THESE ARE SOME OF THE PLACES IN
The Trilogy takes the reader on a whirlwind ride beginning in Boston and then to Rome, Poland, France, Malta, the Azores, Mexico, the Adirondacks, the Greek Islands, Turkey and Jerusalem.
Maya mythology saw K’uk’ulkan as the quetzal-feathered snake god who aided in creating Earth and humanity. He taught man the precepts of civilization, as well as the skills of agriculture. More importantly, he was the god of the four elements—fire, earth, air, and water—as well as a culture hero who brought forth law, agriculture, medicine, and fishing. As water he was a fish; as air, the vulture; as earth, maize; and as fire, the lizard. Born of the ocean, it was said that he returned to it, and would one day rise at the End Times as the overwhelming source of positive and negative energy, a belief that closely tied him to the Yin-Yang symbol of the orient.
As the Great Ballcourt came to represent supernaturally the fissure that opened into space and time from the Underworld, the Pyramid of K’uk’ulkan came to signify Snake Mountain, a place of origin established at the beginning of the world at Ah Puh. Each of the structure’s stairways had ninety-one steps, and when combined with the single step onto the chamber platform at the peak, 365 days of a full calendar year were represented. The pairs of thick limestone railings bordering the stairways were capped at the ground with great gaping serpent heads representing the god K’uk’ulkan, which became living undulating serpents at the equinoxes when a show of light and dark cast shadows of the pyramid’s blocks up the balustrades. Andrew had always been fascinated with the undulating snake effect, and he knew that hundreds of people each year came to witness the incredible phenomenon. The pyramid itself was constructed in nine stepped sections symbolizing the regions of the dead, and raising the mountain over seventy-eight feet into the dense sky.
The most fascinating element of the great Pyramid of K’uk’ulkan, Andrew believed, was the fact that the existing construction had been superimposed on an earlier pyramid. Deep within El Castillo was an inner chamber, accessible through a door at the base of the north staircase which led to a tunnel, at the end of which was another staircase leading up and into the pyramid. In the heart of Snake Mountain was the Temple of the Red Jaguar, housing the bejeweled throne of the jaguar painted red with jade spots, and a strange statue of a Chac-Mool. Chac-Mool, a type of stone altar, was the figure of a god lying on his back in sit-up position with his head up and turned to one side, and hands holding a dish over his stomach. The dish was believed to be the offering plate on which human hearts were placed as sacred objects of devotion to the gods. In the 19th century, an antiquarian by the name of Augustus Le Plongeon excavated Maya sites on the Yucatan Peninsula and published volumes on the history of the people. Thought of as nothing more than an eccentric who based most of his findings on elaborate tales and information that he had concocted, he ultimately uncovered a statue that he claimed represented a king of Atlantis, and thus dubbed it Chac-Mool, meaning “Red Jaguar” in Mayan.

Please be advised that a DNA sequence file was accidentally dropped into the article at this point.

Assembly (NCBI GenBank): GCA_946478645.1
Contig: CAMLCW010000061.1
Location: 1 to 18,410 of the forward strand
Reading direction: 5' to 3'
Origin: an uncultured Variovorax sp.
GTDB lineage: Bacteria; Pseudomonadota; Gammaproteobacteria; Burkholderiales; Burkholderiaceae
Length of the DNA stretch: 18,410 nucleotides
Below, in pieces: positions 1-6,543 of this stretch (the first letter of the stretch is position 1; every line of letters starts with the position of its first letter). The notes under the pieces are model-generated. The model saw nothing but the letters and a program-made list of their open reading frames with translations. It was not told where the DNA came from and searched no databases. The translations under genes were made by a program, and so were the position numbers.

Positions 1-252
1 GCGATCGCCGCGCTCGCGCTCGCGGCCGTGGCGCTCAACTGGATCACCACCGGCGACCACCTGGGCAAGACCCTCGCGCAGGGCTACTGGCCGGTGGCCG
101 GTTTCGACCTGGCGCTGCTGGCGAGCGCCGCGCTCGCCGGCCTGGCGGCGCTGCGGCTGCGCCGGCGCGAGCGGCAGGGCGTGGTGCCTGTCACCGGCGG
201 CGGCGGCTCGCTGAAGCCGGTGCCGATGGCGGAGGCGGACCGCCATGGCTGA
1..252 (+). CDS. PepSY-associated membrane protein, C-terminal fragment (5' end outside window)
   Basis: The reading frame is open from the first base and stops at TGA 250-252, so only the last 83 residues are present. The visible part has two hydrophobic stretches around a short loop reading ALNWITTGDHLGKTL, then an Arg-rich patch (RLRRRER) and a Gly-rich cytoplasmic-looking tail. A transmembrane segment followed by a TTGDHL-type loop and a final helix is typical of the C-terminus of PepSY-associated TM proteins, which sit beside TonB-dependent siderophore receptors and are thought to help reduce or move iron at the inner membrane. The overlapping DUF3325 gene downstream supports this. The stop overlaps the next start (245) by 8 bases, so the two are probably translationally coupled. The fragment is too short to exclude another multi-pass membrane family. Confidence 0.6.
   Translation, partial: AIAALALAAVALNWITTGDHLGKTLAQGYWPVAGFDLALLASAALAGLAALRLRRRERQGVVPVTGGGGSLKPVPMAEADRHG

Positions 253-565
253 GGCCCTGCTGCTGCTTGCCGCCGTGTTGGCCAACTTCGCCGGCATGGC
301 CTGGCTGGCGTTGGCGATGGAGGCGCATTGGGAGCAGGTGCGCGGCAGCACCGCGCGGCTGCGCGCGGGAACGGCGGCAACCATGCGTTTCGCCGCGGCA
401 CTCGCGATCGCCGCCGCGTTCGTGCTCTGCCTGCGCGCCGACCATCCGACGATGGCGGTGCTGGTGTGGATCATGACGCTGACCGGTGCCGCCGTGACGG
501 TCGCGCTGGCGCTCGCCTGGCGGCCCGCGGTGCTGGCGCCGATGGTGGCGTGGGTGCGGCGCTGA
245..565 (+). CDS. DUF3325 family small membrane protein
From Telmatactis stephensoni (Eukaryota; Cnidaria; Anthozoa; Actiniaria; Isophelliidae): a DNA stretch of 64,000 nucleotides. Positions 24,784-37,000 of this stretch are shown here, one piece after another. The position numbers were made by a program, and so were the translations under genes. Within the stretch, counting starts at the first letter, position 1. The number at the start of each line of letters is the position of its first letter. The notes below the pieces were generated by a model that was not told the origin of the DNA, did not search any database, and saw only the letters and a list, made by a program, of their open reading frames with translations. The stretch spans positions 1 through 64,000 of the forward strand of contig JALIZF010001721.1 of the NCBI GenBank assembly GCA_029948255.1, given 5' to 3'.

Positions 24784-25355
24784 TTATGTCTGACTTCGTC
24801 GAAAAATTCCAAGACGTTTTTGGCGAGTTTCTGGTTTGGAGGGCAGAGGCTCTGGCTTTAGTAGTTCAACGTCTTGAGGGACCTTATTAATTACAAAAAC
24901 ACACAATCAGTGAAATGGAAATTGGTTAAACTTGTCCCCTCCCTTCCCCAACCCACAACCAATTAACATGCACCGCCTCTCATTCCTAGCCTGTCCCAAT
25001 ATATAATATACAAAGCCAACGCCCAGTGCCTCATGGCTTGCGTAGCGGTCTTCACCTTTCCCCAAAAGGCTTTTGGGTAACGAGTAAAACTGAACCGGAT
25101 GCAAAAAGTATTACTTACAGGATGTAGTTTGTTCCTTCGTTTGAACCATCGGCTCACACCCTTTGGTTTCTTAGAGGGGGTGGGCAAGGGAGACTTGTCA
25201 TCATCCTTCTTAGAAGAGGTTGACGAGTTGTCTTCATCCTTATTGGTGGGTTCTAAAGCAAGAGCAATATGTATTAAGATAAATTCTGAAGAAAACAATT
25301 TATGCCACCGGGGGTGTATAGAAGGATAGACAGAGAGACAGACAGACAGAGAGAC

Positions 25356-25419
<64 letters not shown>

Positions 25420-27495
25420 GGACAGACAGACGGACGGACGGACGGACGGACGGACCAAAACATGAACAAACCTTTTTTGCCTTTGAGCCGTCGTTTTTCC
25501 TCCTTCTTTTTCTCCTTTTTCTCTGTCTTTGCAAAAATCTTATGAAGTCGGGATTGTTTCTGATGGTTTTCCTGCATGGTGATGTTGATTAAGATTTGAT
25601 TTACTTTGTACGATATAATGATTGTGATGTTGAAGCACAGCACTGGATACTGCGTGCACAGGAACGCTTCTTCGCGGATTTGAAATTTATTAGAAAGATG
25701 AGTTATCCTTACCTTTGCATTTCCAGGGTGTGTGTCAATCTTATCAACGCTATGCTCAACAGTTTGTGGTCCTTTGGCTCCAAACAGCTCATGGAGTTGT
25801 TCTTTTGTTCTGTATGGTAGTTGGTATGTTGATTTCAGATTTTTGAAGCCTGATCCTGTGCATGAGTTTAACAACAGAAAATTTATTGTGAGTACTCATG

The Mayan ruins of the ancient city of Chich'en Itza are located just outside of the tiny Mexican town of Piste in the state of Yucatan on the Yucatan Peninsula.
And the information had begun to flow. What he saw below was, to his own awe, the world’s largest brick castle—the ancient Teutonic Knight stronghold of Malbork.
He had made his way to Poland after all.
Construction on the castle had begun in 1309 when the Knight’s Middle East fortress fell in 1271. The Knights, who promised to struggle against the enemies of Jesus, were invited by Duke Konrad Mazowiecki to protect his lands from the Prussians and Lithuanians. More recently, the castle, located on the Nogat River, was restored after suffering considerable damage during World War II. Many portions were now open to tourists. However, given that the castle contained a labyrinth of secret corridors linking thousands of rooms, many areas were still off limits. Many such corridors had been the locations of mysterious sightings of ghosts and what were purported to be extraterrestrial lights. There had even been claims that aliens had used the underground caverns as a base of operations. Andrew knew that such claims only boosted the tourist trade. But superstitions aside, Malbork was one of the greatest fortified complexes in Europe. Despite war damages, magnificent interior decorations had been preserved, including the unique vaulted ceilings, collections of old weapons, china, amber ornaments, and blue clay pottery.
Moreover, the castle was also known as The Fortress of Mary.
As this last bit of trivia faded from his conscious memory, the helicopter made a soft landing in a courtyard behind the tall brick walls, and out of view from the surrounding community. He felt as if he were entering the belly of the beast.
Malbork is located in Poland, and is the site of the largest Teutonic castle in all of Europe.